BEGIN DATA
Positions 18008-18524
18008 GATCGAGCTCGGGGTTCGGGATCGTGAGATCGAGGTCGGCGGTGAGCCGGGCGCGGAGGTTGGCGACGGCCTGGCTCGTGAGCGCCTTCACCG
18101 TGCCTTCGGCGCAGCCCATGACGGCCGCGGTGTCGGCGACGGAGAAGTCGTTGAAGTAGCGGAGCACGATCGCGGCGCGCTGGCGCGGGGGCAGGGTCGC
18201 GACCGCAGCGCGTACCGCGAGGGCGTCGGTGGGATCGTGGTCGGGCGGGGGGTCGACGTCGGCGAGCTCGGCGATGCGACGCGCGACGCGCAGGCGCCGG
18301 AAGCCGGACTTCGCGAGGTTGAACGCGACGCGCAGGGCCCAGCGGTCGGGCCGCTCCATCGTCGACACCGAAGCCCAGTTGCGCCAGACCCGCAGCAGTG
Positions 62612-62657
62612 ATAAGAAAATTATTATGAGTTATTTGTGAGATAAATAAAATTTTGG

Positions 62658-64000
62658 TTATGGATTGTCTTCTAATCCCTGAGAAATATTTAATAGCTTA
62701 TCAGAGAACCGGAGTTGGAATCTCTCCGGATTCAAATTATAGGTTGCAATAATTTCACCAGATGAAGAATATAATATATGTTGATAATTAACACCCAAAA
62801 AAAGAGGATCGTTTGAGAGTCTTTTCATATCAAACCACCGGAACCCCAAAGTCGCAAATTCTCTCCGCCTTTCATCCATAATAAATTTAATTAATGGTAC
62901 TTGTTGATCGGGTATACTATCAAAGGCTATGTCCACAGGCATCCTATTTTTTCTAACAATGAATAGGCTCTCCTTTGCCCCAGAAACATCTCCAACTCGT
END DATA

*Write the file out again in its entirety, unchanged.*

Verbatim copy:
Positions 18008-18524
18008 GATCGAGCTCGGGGTTCGGGATCGTGAGATCGAGGTCGGCGGTGAGCCGGGCGCGGAGGTTGGCGACGGCCTGGCTCGTGAGCGCCTTCACCG
18101 TGCCTTCGGCGCAGCCCATGACGGCCGCGGTGTCGGCGACGGAGAAGTCGTTGAAGTAGCGGAGCACGATCGCGGCGCGCTGGCGCGGGGGCAGGGTCGC
18201 GACCGCAGCGCGTACCGCGAGGGCGTCGGTGGGATCGTGGTCGGGCGGGGGGTCGACGTCGGCGAGCTCGGCGATGCGACGCGCGACGCGCAGGCGCCGG
18301 AAGCCGGACTTCGCGAGGTTGAACGCGACGCGCAGGGCCCAGCGGTCGGGCCGCTCCATCGTCGACACCGAAGCCCAGTTGCGCCAGACCCGCAGCAGTG
Positions 62612-62657
62612 ATAAGAAAATTATTATGAGTTATTTGTGAGATAAATAAAATTTTGG

Positions 62658-64000
62658 TTATGGATTGTCTTCTAATCCCTGAGAAATATTTAATAGCTTA
62701 TCAGAGAACCGGAGTTGGAATCTCTCCGGATTCAAATTATAGGTTGCAATAATTTCACCAGATGAAGAATATAATATATGTTGATAATTAACACCCAAAA
62801 AAAGAGGATCGTTTGAGAGTCTTTTCATATCAAACCACCGGAACCCCAAAGTCGCAAATTCTCTCCGCCTTTCATCCATAATAAATTTAATTAATGGTAC
62901 TTGTTGATCGGGTATACTATCAAAGGCTATGTCCACAGGCATCCTATTTTTTCTAACAATGAATAGGCTCTCCTTTGCCCCAGAAACATCTCCAACTCGT